Our main stipulation (aside from good design) is that the artisans we work with are well-paid and even offered additional services like child care, continuing education, savings accounts, health care, etc. Up to this point, we’ve only worked with producers in developing countries and emerging markets. We love great stories, so if we hear about how a certain artisan learned to weave from her grandmother, or a craftsman is teaching his son woodworking so they can work together, we’re more inclined to work with them.
Lydia and I have done some travel to meet with artisans: She went to Turkey last fall, I went to Jordan over Christmas, and I’m going to Guatemala soon. We’re also planning a big trip to India this summer (fingers crossed that we can make it work!).
Your shop items are carefully curated. What criteria do you use to select them?
We look for high-quality design, and everything we sell is something that we’d love to wear or use or have in our homes. We’re also focused solely on women’s accessories and home furnishings right now, so that allows us to focus on finding beautiful items in a few specific categories.
How would you describe your own personal style?
I’d describe it as “eclectic global chic.” I love things that are clean and crisp, but I also love bright pops of color and unexpected, unique shapes and designs. Before starting Lydali, I enjoyed picking up products when I traveled and finding places for them in my home or my wardrobe. Now I’m doing that on a larger scale, and I love it!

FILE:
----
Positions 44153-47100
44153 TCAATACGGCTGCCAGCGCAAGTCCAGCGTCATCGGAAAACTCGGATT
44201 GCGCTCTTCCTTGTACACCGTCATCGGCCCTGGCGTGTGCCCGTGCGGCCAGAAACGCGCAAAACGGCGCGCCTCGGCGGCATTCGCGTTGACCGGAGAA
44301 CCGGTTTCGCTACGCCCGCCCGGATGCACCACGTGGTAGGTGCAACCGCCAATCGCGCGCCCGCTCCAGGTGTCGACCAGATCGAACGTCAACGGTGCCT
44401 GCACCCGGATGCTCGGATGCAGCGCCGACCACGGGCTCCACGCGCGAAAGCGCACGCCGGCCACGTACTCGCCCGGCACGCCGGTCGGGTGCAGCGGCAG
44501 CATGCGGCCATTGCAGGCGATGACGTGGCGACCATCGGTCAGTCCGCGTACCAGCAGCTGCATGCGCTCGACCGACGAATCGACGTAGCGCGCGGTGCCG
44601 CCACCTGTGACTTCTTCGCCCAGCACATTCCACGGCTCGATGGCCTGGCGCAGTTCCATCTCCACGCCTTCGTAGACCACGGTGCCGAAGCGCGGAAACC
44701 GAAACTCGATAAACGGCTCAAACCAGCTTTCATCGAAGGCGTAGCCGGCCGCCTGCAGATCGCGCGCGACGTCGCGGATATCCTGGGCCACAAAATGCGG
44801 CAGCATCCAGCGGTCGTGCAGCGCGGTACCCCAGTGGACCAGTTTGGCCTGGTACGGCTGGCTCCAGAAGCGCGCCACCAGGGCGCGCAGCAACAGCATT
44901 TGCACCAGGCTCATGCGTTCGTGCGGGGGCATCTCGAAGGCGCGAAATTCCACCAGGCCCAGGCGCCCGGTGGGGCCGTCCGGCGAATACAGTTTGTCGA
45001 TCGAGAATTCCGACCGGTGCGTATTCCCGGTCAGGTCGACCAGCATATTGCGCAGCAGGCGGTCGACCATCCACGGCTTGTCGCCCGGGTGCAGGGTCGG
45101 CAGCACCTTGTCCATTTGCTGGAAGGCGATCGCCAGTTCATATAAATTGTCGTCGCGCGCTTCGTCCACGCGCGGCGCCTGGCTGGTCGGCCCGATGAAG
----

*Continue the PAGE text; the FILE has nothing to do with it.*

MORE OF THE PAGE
What are the biggest challenges to running this kind of business?
When we started the business, both Lydia and I were already working full-time jobs, which meant that we worked a lot of long hours on nights and weekends. Another big challenge is that many artisan groups we want to work with are small and remote, so we’re not always able to place orders and count on their being made and shipped right away. We’re actually waiting on one order now from South Africa that we’ve been trying to get sent to us for the last 3 months! It’s been such an interesting learning experience, and there are new challenges to tackle every day.
What’s next for Lydali? What are some of your hopes and dreams for it?
In the longer term, we would love to help Lydali grow to be a large retailer, working with thousands of small artisan producers around the world and allowing them to access a larger market for their products. My biggest dream is that, as we seek to tell the stories of the people behind each product we sell, people will start training themselves to think more and more about the humans behind the products they buy, no matter where they’re shopping. If Lydali can help to make consumers more mindful of how their spending affects others, that will feel like a great success to me!
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Thanks so much to Ali for talking with me! Lydali’s focus on quality craftsmanship, beauty, and working with local artisans is inspiring for those of us trying to live slower lives in whatever way we can. I can’t wait to see what lies ahead for Lydali — and I’m sure I won’t be the only keeping up with their gorgeous products!
Images: Ali Price (Ali is on left in the photo above; her partner, Lydia, is on the right.)